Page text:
The two former dictators were convicted of murder and systematically kidnapping infants. Jorge Rafael Videla died in prison in 2013. Reynaldo Bignone is still serving his 50-year sentence. The others accused of involvement in the systematic theft of babies are: Santiago Omar Riveros, Ruben Oscar Franco, Antonio Vanek, Jorge Luis Magnacco, Juan Antonio Azic and Jorge Acosta.

So, back to my original question. Why did I not know about this political and human tragedy in the 1970s and 1980s when it was happening? Maybe because I was a young bride myself, carrying and giving birth to two of my own three children. The knowledge that I have now gives a whole new meaning to the phrase: “But for the Grace of God . . .”

More Information - For the Curious Reader


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    • Kathleen Cochran profile imageAUTHOR

      Kathleen Cochran 

      2 years ago from Atlanta, Georgia

      Anne: You are so very right. Wish I knew enough to write more important hubs like this one. Thanks

    • Anne Harrison profile image

      Anne Harrison 

      2 years ago from Australia

      As you so truly say, Kathleen, why did we not know? Thank you for sharing. Knowledge is power for discovering the truth; ignorance lets evil flourish.

    • Kathleen Cochran profile imageAUTHOR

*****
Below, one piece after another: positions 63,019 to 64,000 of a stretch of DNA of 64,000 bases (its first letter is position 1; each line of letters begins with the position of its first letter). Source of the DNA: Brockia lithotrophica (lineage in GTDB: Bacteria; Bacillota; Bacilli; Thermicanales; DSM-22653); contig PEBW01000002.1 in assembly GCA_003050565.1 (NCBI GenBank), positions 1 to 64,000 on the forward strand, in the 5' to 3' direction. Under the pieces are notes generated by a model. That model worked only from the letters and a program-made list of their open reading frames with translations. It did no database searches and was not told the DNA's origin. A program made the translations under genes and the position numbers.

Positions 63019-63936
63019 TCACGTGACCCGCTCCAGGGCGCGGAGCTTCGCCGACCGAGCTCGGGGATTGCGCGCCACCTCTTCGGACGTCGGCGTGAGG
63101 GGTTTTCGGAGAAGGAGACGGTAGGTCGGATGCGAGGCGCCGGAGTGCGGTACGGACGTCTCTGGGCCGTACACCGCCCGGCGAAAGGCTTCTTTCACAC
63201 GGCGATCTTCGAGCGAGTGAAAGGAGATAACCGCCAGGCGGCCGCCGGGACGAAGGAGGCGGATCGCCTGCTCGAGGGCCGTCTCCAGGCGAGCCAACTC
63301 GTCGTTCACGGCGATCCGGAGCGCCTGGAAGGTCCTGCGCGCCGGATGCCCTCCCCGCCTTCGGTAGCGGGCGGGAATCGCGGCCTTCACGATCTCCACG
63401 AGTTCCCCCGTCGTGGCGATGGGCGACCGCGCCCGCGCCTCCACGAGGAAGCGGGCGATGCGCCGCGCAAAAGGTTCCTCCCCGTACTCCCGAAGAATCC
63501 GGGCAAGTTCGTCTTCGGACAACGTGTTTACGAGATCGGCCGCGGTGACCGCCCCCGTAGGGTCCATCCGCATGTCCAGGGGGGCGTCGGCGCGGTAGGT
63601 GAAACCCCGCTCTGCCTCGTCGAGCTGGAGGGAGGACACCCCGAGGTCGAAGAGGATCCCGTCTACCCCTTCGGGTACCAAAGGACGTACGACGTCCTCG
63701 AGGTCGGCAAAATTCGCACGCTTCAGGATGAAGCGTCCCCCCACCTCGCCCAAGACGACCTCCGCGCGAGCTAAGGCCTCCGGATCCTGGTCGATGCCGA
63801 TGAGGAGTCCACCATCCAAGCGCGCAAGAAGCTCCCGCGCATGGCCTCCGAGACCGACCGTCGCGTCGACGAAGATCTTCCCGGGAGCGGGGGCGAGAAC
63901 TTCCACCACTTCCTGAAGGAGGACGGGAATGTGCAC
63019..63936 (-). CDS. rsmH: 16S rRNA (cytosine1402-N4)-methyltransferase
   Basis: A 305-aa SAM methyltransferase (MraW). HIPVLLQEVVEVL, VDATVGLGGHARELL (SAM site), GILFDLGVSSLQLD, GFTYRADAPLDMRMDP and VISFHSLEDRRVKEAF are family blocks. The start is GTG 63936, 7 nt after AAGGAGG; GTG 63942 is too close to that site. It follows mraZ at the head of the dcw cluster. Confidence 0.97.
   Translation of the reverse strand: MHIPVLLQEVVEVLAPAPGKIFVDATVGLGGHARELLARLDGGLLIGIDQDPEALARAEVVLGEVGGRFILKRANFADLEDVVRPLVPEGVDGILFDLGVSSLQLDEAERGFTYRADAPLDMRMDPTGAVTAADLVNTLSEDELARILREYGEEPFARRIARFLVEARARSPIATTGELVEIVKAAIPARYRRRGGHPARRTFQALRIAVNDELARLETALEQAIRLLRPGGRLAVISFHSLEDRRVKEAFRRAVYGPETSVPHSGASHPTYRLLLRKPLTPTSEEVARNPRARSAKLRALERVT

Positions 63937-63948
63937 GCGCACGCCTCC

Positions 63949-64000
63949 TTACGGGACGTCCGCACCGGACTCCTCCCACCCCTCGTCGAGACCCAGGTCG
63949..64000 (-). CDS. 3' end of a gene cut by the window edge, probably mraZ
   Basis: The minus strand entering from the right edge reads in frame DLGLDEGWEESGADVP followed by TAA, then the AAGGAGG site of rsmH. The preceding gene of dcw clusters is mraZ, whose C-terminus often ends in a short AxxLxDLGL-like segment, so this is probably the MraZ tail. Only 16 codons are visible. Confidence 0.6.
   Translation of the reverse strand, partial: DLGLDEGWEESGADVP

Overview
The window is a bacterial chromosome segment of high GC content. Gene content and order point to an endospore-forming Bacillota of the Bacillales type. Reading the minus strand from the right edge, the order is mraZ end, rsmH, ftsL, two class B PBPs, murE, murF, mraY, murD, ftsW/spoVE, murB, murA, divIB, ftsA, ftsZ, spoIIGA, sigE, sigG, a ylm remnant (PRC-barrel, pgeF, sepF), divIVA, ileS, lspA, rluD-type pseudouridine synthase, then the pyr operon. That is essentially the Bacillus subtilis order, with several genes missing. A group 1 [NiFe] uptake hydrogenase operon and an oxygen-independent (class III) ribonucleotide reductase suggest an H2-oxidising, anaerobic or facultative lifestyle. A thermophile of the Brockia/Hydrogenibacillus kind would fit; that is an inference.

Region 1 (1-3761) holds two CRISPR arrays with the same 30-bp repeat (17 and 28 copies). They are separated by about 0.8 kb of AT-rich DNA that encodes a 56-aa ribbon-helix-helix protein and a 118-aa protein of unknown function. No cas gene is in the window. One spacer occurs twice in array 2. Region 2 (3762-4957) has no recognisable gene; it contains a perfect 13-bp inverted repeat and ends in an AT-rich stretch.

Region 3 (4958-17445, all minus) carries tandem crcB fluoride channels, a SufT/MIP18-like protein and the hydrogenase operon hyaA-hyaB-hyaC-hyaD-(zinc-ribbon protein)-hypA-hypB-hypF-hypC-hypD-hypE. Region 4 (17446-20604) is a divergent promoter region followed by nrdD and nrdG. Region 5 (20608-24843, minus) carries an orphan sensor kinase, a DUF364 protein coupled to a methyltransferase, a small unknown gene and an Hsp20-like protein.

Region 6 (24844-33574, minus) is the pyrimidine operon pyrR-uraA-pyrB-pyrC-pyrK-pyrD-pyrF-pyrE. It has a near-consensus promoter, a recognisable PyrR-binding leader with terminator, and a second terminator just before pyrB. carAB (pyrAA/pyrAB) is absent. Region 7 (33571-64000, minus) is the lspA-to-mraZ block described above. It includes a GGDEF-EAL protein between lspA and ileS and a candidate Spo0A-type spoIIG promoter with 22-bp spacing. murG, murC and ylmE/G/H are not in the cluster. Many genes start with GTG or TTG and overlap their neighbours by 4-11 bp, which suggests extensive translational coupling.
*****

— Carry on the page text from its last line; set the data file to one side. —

Kathleen Cochran 

      3 years ago from Atlanta, Georgia

      RTalloni: Your comments are always welcome, however much time you have available. You are right. These folks should be remembered as well as the victims themselves.

    • RTalloni profile image


      3 years ago from the short journey

      But by the grace of God…, indeed. Because history's lessons are dismissed by new generations I'm glad to see this highlighted again. I can't stop and write about it at the moment but I just learned about the life work of Patrick Desbois (YAHAD iN UNUM) to search out the truth behind the uncounted murdered Jews at Nazi hands and find it worth mentioning here. The grandmothers, this man, and others like them should be remembered for their efforts to speak up on behalf of those who were killed by governing murderers.

    • Kathleen Cochran profile imageAUTHOR

      Kathleen Cochran 

      3 years ago from Atlanta, Georgia

      I'll have to read up on the Korean veterans slave ladies. Haven't heard of them. Thanks for the comment.

    • peachpurple profile image


      3 years ago from Home Sweet Home